With the battle on the balcony under control, Quinn moved towards the animated Ballista. Berrian ran down the stairs to help his friend near the pool. Sola jumped off of the balcony in an attempt to get close enough to the Wizard to revive him with her magic. She landed hard (taking 8 points of damage) but brought the Wizard to consciousness. Unfortunately the Clay Scout and the Ballista kept attacking him and he quickly fell unconscious again.
The Assassin managed to drop the Guardian with a little bit of help from Berrian and Sola. However, the Clay Scout with the key in hand shifted his focus to the Assassin that just destroyed his Guardian friend.
Quinn finally got close enough to the Ballista to attack it, but it wouldn’t stop shooting at the PCs below. Quinn got opportunity attacks whenever it fired, but it still just took the damage. It didn’t help that Quinn kept rolling 1s and 2s on his damage rolls when he did finally connect. Berrian began targeting the Ballista and the combined effort eventually destroyed it.
Everyone began ganging up on the Clay Scout since he was the only opponent remaining and because he had the key to the door. What should have been an easy mopping up was a lot more difficult then expected. Every time one of us attacked the Clay Scout its redirect power kept forcing the PCs to battle each other. Eventually everyone by Quinn and the Assassin moved away, not wanting to risk taking any more damage from friendly fire.
After destroying all of the monsters the PCs took a much needed rest. After last weeks combat in which no one fell unconscious this week the Wizard was required to make death saves after just three rounds. Fortunately no on died, but most of the party is extremely low on healing surges. The next two encounters are going to be tough.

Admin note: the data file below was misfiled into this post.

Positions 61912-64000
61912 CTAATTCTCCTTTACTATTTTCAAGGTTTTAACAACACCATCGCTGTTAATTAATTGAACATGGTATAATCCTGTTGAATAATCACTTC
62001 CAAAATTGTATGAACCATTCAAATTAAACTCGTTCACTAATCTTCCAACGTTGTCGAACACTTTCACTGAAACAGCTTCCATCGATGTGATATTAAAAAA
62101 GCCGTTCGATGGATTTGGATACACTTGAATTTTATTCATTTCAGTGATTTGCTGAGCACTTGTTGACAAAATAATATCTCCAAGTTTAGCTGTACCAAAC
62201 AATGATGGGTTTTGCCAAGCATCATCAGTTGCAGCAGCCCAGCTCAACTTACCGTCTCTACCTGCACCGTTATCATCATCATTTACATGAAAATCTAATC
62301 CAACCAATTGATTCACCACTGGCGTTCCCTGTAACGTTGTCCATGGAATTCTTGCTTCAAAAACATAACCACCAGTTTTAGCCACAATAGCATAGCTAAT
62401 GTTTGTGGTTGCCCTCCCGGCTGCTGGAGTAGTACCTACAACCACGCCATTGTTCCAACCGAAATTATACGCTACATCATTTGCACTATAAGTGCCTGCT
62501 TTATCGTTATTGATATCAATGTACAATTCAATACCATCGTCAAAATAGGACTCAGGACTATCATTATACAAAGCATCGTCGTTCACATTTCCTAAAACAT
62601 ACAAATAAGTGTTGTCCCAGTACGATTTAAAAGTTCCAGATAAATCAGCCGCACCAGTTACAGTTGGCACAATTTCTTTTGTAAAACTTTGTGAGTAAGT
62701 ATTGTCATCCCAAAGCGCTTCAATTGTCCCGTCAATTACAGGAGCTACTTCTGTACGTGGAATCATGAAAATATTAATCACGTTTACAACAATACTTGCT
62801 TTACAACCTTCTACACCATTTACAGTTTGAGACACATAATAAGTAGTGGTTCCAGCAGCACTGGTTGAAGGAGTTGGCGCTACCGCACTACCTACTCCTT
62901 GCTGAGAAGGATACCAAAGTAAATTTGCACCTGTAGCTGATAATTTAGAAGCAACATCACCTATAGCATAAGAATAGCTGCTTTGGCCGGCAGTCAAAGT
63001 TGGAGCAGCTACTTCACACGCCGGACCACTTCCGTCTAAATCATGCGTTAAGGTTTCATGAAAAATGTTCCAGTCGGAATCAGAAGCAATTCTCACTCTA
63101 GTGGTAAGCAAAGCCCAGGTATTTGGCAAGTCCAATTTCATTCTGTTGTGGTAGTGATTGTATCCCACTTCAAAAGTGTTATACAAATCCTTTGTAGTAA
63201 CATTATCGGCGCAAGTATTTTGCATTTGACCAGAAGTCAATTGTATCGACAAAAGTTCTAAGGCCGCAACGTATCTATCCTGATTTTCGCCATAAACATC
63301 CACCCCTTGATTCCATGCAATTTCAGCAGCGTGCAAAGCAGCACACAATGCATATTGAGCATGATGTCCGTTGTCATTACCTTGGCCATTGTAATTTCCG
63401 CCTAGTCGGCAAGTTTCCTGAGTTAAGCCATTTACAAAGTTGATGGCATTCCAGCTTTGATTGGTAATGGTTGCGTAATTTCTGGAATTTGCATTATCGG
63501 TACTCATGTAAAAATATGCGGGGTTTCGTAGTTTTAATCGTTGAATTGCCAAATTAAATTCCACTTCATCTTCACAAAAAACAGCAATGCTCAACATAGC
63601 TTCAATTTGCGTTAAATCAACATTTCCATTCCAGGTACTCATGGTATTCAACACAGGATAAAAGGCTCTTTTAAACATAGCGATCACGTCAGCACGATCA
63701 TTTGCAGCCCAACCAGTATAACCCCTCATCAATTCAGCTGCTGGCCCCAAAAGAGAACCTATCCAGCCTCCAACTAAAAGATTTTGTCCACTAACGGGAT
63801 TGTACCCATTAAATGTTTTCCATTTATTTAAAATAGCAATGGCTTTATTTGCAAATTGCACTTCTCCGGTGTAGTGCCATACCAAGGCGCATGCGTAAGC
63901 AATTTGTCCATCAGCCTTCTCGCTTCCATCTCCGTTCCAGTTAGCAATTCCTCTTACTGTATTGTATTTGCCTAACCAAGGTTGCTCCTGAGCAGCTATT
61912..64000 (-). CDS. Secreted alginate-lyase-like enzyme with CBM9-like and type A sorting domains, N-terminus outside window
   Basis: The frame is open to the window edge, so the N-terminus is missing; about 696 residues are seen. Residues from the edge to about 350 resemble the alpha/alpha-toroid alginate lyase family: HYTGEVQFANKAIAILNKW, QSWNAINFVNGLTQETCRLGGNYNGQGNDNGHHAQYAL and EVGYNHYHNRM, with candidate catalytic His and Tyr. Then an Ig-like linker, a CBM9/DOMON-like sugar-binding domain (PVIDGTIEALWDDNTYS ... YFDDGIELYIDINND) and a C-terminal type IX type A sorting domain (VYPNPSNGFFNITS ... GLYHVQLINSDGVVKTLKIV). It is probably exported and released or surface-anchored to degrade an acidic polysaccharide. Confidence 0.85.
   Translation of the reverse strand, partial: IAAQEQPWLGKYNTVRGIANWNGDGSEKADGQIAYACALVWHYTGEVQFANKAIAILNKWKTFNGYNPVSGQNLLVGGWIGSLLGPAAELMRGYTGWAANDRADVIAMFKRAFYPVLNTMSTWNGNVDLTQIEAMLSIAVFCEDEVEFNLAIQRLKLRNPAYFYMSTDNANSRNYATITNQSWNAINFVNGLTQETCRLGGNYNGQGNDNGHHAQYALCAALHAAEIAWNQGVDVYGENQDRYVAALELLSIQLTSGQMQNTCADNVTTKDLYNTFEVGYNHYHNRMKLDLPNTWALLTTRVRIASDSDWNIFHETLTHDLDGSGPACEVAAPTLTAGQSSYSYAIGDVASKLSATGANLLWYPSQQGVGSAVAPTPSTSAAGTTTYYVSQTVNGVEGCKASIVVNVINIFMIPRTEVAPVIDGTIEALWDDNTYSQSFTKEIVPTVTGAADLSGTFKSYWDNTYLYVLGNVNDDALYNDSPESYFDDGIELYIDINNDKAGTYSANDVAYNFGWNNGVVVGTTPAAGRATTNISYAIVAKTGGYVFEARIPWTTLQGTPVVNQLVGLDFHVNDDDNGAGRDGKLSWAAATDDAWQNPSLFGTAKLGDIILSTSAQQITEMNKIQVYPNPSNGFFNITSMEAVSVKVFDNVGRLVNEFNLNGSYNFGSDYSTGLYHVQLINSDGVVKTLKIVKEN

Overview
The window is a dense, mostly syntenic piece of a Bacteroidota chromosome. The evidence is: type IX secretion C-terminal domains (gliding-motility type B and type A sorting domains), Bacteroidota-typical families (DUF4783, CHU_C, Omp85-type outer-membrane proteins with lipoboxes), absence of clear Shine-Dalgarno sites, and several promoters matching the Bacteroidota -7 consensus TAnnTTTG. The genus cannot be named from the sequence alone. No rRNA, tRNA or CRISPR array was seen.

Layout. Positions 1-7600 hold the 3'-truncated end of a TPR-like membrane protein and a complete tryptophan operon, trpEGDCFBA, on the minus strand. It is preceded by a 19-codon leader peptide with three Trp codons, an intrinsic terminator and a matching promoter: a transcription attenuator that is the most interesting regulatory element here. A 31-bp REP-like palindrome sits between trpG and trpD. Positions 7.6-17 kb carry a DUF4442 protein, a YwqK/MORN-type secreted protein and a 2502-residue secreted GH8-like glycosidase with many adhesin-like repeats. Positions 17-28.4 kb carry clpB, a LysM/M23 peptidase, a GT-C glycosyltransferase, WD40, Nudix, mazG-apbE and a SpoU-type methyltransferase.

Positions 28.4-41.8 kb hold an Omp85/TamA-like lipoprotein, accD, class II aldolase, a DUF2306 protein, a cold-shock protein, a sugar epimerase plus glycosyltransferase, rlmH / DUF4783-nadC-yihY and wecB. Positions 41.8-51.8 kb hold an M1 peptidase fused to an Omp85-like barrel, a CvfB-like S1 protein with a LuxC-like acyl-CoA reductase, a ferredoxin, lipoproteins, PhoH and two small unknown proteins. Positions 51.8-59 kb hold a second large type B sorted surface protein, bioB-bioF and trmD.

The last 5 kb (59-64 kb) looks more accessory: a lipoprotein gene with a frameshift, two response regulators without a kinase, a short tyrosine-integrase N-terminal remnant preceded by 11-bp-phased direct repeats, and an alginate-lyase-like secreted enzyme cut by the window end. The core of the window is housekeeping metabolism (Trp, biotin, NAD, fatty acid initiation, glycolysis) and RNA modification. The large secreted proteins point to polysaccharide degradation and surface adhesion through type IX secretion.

For the second week in a row I had to wonder what would have happened if the PCs decided not to fight the monsters. Assuming the guardians didn’t activate until the pool was disturbed (which the DM confirmed) we could have moved to the door, picked the lock, and moved on without combat. The DM told us that as soon as we tried the door the guardians would have attacked. However, if we made our Thievery checks quickly enough we could have pushed through and closed the doors behind us likely only taking minimal damage. Last week’s encounter could have been avoided in much the same way.
Of course we would most likely face all of those monsters on the way out, assuming there wasn’t another exit, so we wouldn’t have avoided the combat all together, just tackled it in a different order. More importantly, if we had to face the monsters on the way out, we could just focus on getting past them, rather than destroying them. If this had been a home game, I think my usual gaming group would have opted for this kind of tactic. However, if we’d tried to avoid combat like this during D&D Encounter it would have made for a very quick and boring week 9 and week 10 encounter. The week 11 and week 12 encounter on the other hand would likely be longer and a lot more exciting – not to mention deadly.
I’m not saying that this leg of the adventure is badly constructed; I’m just saying that it doesn’t allow for this kind of player ingenuity if it’s being run as a one encounter each week adventure. But I’m curious if anyone tried this approach either this week or last week. If so how did the DM handle it? I’d be even more curious about how the DM will handle the trip out of the dungeon.
How did D&D Encounters week 10 play out at your FLGS? Did anyone try to just avoid the combat as I described above? Did anyone suffer losses or maybe even a TPK? For all of those tables where the players have made their own characters, are you seeing balance in the four roles or are your parties heavy in one or two roles and possibly even lacking any of the role (like leader)? If this is the case is it making things easier or more difficult?
Visit the Dungeon’s Master D&D Encounters Archive for all of our ongoing weekly coverage as well as other great D&D Encounters articles and resources.